Leave Learning to Employees, sort of

clocoverLeave Learning to Employees
By Kate Everson
CLO magazine November 2015

This article describes the CLO of Kaplan as he adapts to a world where employees can route around learning to find their own content. They don’t need him any more

Learner-created content presents a challenge to CLOs: they want to control it.

EasyGenerator CEO Kasper Spiro points out that you can’t. Learner-created content is out of control by definition. Better that CLOs focus on creating ecosystems that support learning, knowledge-sharing, and social interaction.

Kaplan set up a wiki that has proved very successful. (I’d call this working smarter, not learning, but that’s not a big issue). They tag wiki entries with an approval rating which strikes me as controlling but maybe not.

“Even if CLOs monitor learning closely, workers will still send around links to TED Talks and Harvard Business Review…” Of course. The CLO long ago abdicated responsibility for the totality that might be labeled learning in favor of focusing on specific issues. People make their own choices with or without him.

The article returns to employee-created or shared content. A consultant discourages employee-made learning materials because of the lack of proficiency among the employees. What nonsense. What does this do to morale? Who better to create content than those who are on the shop floor? An amateur produces content overnight; a training department takes months.

“CLOs have to make sure the channels hosting employee-created or shared materials are congruent.” Why is that? Most organizations are not congruent. I think CLOs should be worrying about other things.

The Kaplan CLO states his situation honestly:

At the end of the day, I as the learning professional am not going to change how the business runs. I can help influence it, but management owns the day, employees own their day. They’re going to do what they need to do to accomplish their objectives, so how do I fit into that and help shift that if I want to try to nuance it, as opposed to ask them to meet me where I’m comfortable.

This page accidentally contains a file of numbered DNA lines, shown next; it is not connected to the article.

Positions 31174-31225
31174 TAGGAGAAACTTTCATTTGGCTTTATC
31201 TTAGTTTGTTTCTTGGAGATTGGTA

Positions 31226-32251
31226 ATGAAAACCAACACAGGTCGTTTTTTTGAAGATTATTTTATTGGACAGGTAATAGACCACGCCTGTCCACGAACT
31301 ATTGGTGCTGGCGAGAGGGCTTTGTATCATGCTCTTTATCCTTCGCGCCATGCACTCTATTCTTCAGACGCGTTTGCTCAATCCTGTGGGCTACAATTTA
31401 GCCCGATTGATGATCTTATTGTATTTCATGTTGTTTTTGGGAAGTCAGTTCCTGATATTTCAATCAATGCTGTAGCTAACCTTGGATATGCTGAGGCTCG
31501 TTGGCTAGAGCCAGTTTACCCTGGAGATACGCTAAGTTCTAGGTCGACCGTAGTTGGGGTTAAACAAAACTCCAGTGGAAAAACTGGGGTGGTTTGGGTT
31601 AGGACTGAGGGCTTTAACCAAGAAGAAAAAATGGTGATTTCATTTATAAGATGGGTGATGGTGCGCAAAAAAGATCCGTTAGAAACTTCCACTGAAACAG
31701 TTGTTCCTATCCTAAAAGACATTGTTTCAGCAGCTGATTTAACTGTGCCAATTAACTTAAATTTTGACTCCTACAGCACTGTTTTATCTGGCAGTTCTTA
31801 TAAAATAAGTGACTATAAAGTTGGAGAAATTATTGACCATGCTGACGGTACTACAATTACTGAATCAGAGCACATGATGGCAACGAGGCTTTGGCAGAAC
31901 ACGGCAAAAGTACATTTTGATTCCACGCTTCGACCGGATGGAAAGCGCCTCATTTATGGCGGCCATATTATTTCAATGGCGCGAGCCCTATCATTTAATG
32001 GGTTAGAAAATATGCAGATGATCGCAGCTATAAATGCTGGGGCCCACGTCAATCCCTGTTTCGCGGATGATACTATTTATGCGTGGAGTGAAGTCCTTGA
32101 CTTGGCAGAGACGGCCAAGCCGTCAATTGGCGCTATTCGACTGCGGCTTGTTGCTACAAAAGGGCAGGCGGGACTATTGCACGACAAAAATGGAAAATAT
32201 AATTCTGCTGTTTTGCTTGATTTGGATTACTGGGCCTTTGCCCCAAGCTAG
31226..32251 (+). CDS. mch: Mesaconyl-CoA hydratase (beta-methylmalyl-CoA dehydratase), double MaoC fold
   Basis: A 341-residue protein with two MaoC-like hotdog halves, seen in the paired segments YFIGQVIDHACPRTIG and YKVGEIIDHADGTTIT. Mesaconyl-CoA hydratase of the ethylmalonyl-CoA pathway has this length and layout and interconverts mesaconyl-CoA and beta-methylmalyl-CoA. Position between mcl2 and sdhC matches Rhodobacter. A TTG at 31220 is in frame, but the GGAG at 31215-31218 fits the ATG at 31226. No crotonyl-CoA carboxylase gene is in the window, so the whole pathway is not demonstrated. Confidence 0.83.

This is one of those articles that begins with the right questions but offers pedestrian, half-way measures as solutions.

The CLO feigns near helplessness.


Instead of wringing his hands, he could:

• have his team fill the roles Jane Hart advocates in Modern Workplace Learning: collaboration specialists, community managers, and performance advisors.

• apply the new 70:20:10:100 performance framework to identify the gaps most rewarding to fill.

• help employees become effective DIY learners by making Real Learning available organization-wide.

• sell his management on the new reality that learning = working and the learning ecosystem approach.

In this age of the extended enterprise, I’d stretch this beyond employees to contingent workers, outsourced suppliers, distribution partners, and others in the value chain.

Once again, I fail to understand why we learning experts (L&D) provide no guidance on learning to the people who need to do it. It’s like “Here, do my job but I’m not going to tell you how.”

Real Learning acquaints participants with social learning and experiential learning with simple exercises. Why can’t a CLO pass along that knowledge?